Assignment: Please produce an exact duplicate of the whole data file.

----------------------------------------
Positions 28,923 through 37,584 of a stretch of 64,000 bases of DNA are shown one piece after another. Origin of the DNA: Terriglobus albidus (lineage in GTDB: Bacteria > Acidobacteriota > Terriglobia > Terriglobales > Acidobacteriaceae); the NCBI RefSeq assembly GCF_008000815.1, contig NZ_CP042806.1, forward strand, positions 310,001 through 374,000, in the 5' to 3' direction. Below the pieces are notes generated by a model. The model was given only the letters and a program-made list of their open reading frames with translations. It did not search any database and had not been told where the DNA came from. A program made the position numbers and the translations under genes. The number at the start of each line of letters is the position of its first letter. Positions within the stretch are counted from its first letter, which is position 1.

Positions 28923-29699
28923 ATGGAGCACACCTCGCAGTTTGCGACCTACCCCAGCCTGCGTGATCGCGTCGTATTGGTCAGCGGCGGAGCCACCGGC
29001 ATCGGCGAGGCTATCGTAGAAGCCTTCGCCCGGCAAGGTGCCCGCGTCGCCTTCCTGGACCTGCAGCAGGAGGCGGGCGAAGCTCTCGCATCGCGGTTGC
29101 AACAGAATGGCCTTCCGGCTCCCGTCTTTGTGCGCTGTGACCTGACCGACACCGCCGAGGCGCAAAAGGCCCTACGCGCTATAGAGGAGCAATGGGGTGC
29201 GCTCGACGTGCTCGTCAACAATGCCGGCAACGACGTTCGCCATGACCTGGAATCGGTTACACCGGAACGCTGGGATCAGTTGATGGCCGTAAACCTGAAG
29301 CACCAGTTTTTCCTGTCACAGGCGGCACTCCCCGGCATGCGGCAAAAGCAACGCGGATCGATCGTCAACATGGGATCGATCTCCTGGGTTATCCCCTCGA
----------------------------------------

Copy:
Positions 28,923 through 37,584 of a stretch of 64,000 bases of DNA are shown one piece after another. Origin of the DNA: Terriglobus albidus (lineage in GTDB: Bacteria > Acidobacteriota > Terriglobia > Terriglobales > Acidobacteriaceae); the NCBI RefSeq assembly GCF_008000815.1, contig NZ_CP042806.1, forward strand, positions 310,001 through 374,000, in the 5' to 3' direction. Below the pieces are notes generated by a model. The model was given only the letters and a program-made list of their open reading frames with translations. It did not search any database and had not been told where the DNA came from. A program made the position numbers and the translations under genes. The number at the start of each line of letters is the position of its first letter. Positions within the stretch are counted from its first letter, which is position 1.

Positions 28923-29699
28923 ATGGAGCACACCTCGCAGTTTGCGACCTACCCCAGCCTGCGTGATCGCGTCGTATTGGTCAGCGGCGGAGCCACCGGC
29001 ATCGGCGAGGCTATCGTAGAAGCCTTCGCCCGGCAAGGTGCCCGCGTCGCCTTCCTGGACCTGCAGCAGGAGGCGGGCGAAGCTCTCGCATCGCGGTTGC
29101 AACAGAATGGCCTTCCGGCTCCCGTCTTTGTGCGCTGTGACCTGACCGACACCGCCGAGGCGCAAAAGGCCCTACGCGCTATAGAGGAGCAATGGGGTGC
29201 GCTCGACGTGCTCGTCAACAATGCCGGCAACGACGTTCGCCATGACCTGGAATCGGTTACACCGGAACGCTGGGATCAGTTGATGGCCGTAAACCTGAAG
29301 CACCAGTTTTTCCTGTCACAGGCGGCACTCCCCGGCATGCGGCAAAAGCAACGCGGATCGATCGTCAACATGGGATCGATCTCCTGGGTTATCCCCTCGA